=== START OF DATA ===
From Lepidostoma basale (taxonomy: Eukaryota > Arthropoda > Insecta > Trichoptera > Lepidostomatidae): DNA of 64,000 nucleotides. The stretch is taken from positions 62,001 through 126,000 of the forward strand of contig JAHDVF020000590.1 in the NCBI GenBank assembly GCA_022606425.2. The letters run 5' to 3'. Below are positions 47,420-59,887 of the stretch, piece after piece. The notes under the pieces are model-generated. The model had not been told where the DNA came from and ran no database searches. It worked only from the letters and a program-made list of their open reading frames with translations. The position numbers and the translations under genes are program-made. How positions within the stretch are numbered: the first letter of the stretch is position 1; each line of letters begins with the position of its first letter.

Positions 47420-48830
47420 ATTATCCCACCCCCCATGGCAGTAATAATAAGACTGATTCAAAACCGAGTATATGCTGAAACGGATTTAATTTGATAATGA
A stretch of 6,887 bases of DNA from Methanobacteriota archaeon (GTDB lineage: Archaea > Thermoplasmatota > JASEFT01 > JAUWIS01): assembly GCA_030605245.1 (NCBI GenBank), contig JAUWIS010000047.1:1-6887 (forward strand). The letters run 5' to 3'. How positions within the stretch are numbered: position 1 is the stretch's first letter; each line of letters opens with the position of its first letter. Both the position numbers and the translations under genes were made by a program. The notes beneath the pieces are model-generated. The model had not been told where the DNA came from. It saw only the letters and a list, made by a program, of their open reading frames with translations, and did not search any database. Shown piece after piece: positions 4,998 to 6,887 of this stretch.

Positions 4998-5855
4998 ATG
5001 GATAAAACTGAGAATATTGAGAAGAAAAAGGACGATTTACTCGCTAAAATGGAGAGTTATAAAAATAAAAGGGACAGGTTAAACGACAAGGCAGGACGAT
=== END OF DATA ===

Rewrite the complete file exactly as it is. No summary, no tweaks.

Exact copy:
From Lepidostoma basale (taxonomy: Eukaryota > Arthropoda > Insecta > Trichoptera > Lepidostomatidae): DNA of 64,000 nucleotides. The stretch is taken from positions 62,001 through 126,000 of the forward strand of contig JAHDVF020000590.1 in the NCBI GenBank assembly GCA_022606425.2. The letters run 5' to 3'. Below are positions 47,420-59,887 of the stretch, piece after piece. The notes under the pieces are model-generated. The model had not been told where the DNA came from and ran no database searches. It worked only from the letters and a program-made list of their open reading frames with translations. The position numbers and the translations under genes are program-made. How positions within the stretch are numbered: the first letter of the stretch is position 1; each line of letters begins with the position of its first letter.

Positions 47420-48830
47420 ATTATCCCACCCCCCATGGCAGTAATAATAAGACTGATTCAAAACCGAGTATATGCTGAAACGGATTTAATTTGATAATGA
A stretch of 6,887 bases of DNA from Methanobacteriota archaeon (GTDB lineage: Archaea > Thermoplasmatota > JASEFT01 > JAUWIS01): assembly GCA_030605245.1 (NCBI GenBank), contig JAUWIS010000047.1:1-6887 (forward strand). The letters run 5' to 3'. How positions within the stretch are numbered: position 1 is the stretch's first letter; each line of letters opens with the position of its first letter. Both the position numbers and the translations under genes were made by a program. The notes beneath the pieces are model-generated. The model had not been told where the DNA came from. It saw only the letters and a list, made by a program, of their open reading frames with translations, and did not search any database. Shown piece after piece: positions 4,998 to 6,887 of this stretch.

Positions 4998-5855
4998 ATG
5001 GATAAAACTGAGAATATTGAGAAGAAAAAGGACGATTTACTCGCTAAAATGGAGAGTTATAAAAATAAAAGGGACAGGTTAAACGACAAGGCAGGACGAT